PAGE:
Friday The New York Times dropped a story about satire and Facebook’s bots inability to recognize it:
Since 2013, Matt Bors has made a living as a left-leaning cartoonist on the internet. His site, The Nib, runs cartoons from him and other contributors that regularly skewer right-wing movements and conservatives with political commentary steeped in irony.
One cartoon in December took aim at the Proud Boys, a far-right extremist group. With tongue planted firmly in cheek, Mr. Bors titled it “Boys Will Be Boys” and depicted a recruitment where new Proud Boys were trained to be “stabby guys” and to “yell slurs at teenagers” while playing video games.
Days later, Facebook sent Mr. Bors a message saying that it had removed “Boys Will Be Boys” from his Facebook page for “advocating violence” and that he was on probation for violating its content policies.
Facebook has had trouble identifying the slipperiest and subtlest of political content: satire. While satire and irony are common in everyday speech, the company’s artificial intelligence systems — and even its human moderators — can have difficulty distinguishing them.
As Matt explains the problem:
While his main source of income is paid memberships to The Nib and book sales on his personal site, he gets most of his traffic and new readership through Facebook and Instagram.
Mr. Bors said losing his Facebook page would cost him 60 percent of his readership.
The takedowns, which have resulted in “strikes” against his Facebook page, could upend that. If he accumulates more strikes, his page could be erased, something that Mr. Bors said would cut 60 percent of his readership.
“Removing someone from social media can end their career these days, so you need a process that distinguishes incitement of violence from a satire of these very groups doing the incitement,” he said.
Although the humans who program the robots eventually permitted some of the cartoons to go on line, by the time they did so, the contemporaneous impact was lost.
With censorship as with humor, timing is everything.
The other side of the coin is that some really offensive and/or dangerous material evades robot censors, because humans have figured out how the algorithms work and how to circumvent their censorship.
So the end result is that robots both over censor and under censor.
On a related note …
The day before the N.Y. Times story The Patriot Post complained
that a Gary Varvel cartoon had been fact-checked:
On March 8, 2021, we posted a cartoon from one of our syndicated cartoonists, Gary Varvel. Two days later, it was labeled as “Mostly False” by independent “fact-checker” PolitiFact and our page was punished (again) for sharing “false information.” The cartoon was “missing context” and did not technically toe the line for the leftist version of the truth about the Democrats’ tyrannical HR 1 legislation. The sentiment surrounding the well-known push by Democrats to manufacture new voting blocs (among other things) was essentially ignored. The whole point of the hyperbolically humorous cartoon was lost on the humorless wokescolds.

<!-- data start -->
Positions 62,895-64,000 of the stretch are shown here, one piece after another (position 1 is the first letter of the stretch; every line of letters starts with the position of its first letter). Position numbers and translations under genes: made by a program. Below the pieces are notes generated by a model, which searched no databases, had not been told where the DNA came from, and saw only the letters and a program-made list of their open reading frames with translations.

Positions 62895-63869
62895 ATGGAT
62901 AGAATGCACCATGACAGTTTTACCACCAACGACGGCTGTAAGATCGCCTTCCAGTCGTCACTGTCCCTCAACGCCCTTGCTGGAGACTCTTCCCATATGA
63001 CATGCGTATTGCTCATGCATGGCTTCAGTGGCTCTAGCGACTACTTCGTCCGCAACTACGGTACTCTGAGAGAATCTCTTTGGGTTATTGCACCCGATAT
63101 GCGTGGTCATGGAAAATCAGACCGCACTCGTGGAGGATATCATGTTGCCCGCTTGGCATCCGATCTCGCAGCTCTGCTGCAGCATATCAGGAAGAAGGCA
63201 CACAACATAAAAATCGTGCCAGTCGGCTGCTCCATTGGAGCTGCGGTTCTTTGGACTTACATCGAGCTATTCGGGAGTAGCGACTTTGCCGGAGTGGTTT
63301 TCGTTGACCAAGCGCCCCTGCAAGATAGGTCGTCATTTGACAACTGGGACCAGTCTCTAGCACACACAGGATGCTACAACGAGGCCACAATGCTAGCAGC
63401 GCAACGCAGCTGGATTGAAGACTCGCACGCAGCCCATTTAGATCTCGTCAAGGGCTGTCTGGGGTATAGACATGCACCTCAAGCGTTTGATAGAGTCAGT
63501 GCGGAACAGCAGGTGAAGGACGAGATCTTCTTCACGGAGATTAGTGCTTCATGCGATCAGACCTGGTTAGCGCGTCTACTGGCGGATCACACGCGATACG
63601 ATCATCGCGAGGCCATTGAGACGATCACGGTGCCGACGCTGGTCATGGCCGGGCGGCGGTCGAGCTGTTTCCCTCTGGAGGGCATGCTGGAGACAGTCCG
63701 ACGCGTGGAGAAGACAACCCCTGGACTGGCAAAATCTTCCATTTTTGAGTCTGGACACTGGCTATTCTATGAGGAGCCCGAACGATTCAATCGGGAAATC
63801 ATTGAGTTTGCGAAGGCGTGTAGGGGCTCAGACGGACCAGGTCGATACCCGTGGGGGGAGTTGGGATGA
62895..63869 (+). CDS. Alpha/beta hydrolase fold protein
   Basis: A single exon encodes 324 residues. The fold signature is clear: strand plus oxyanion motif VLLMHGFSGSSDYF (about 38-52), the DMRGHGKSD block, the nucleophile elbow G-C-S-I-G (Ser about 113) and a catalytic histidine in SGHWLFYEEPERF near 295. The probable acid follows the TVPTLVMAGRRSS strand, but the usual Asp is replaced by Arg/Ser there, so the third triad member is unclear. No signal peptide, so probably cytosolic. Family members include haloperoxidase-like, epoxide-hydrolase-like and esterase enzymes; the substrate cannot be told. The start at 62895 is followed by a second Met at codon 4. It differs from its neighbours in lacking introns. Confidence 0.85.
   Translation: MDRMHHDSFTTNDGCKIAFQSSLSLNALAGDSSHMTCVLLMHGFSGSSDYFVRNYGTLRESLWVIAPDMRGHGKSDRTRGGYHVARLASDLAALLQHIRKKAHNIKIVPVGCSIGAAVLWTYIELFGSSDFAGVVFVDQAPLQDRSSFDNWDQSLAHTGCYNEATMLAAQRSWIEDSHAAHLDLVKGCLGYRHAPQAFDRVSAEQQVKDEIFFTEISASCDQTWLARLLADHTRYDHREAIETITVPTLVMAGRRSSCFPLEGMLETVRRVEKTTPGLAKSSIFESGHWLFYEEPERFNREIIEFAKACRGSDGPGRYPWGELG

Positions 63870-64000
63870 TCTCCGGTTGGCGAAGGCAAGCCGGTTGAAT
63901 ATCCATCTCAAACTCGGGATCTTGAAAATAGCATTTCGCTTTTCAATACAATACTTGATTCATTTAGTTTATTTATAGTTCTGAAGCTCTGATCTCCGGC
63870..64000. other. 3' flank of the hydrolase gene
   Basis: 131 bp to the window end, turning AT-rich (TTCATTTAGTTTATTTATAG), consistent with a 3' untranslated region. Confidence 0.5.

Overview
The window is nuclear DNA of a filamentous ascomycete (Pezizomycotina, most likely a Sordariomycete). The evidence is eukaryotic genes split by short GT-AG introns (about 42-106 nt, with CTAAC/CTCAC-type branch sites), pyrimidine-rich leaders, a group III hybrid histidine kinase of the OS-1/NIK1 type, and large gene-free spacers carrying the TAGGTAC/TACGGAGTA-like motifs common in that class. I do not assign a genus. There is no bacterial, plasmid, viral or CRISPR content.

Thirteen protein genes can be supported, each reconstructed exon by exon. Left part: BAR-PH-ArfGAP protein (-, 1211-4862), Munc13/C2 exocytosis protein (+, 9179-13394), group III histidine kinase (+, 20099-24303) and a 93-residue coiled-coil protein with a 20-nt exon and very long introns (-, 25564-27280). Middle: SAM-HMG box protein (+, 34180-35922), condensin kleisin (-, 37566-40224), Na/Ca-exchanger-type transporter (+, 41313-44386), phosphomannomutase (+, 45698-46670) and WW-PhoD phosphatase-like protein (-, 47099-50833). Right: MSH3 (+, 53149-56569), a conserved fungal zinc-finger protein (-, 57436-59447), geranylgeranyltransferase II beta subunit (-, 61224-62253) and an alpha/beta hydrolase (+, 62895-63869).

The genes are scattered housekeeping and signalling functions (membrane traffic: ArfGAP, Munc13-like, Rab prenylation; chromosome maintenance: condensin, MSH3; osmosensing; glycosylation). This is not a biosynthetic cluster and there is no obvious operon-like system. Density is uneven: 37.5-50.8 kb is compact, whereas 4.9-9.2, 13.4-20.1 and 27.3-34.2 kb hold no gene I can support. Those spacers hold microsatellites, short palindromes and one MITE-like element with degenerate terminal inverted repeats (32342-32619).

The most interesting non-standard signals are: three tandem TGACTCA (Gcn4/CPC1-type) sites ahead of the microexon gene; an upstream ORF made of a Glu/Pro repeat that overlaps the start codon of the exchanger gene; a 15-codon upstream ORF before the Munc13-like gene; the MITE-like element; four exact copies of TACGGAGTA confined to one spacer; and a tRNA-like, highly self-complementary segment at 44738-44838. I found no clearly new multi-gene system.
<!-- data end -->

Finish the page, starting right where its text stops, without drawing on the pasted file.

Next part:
But it doesn’t matter that, à la Charlie Hebdo, editorial cartoons are meant to be satirical commentary on politics and society. Satirical cartoons, once hailed as sacred by the Left, have now become the next prime candidates for cancellation. The Left will stop at nothing to ruin humor.
Well, conservative humor anyway.
Back to some problems with The N.Y. Times article.
Right wing sites had trouble with this portion of The Times article:
Facebook often dealt with far-right misinformation sites that used “satire” claims to protect their presence on the platform, Mr. Brooking said. For example, The Babylon Bee, a right-leaning site, frequently trafficked in misinformation under the guise of satire.
Wait, Isaac cites as a “far-right misinformation site” a “right-leaning site”? Some copy editor needs a stern e-mail.
It’s not the first time the paper has made the “misinformation” claim, as if the Babylon Bee was some kind of think tank. Liberal journalists quickly lose their sense of humor when their ox is gored.
That means a recent NYT piece focused negatively on a particular kind of satire sites that its writers think should be “dealt” with – those of conservative provenance like the satirical site Babylon Bee – but not those in the same genre but from the other end of the ideological spectrum, like the Onion.
Ruben Bolling, as he explains at his blog, also had problems with The New York Times as the article used his art without asking or getting his permission, or attributing the art to Matt, or paying him for the use of his cartoons. The original article as posted included none of the above. An amended version carried attribution:
March 24 update:
Ruben isn’t the only having trouble with the N. Y. Times article.
The CEO of The Babylon Bee says he is considering taking legal action against The New York Times for claiming the Christian satirical news site publishes “misinformation.”
In an email to site subscribers, Seth Dillon wrote, “The New York Times points to The Babylon Bee as an example of a ‘far-right misinformation site’ that ‘sometimes trafficked in misinformation under the guise of satire.’ They said we dishonestly ‘claim’ to be satire to protect our presence on the platform. This is false and defamatory.”
“Notably, the words ‘trafficked in misinformation’ are hyperlinked, presumably to a supportive source,” Dillon continued. “But the link they point to is another NY Times piece that actually refutes the claim that we traffic in misinformation by describing us as a legitimate satire site.
“The reason they don’t link to a supportive source is because they don’t have one,” he added. “So what can be done about this? Well, we’re talking with our lawyers again about the best path forward. Damaging defamation is serious.”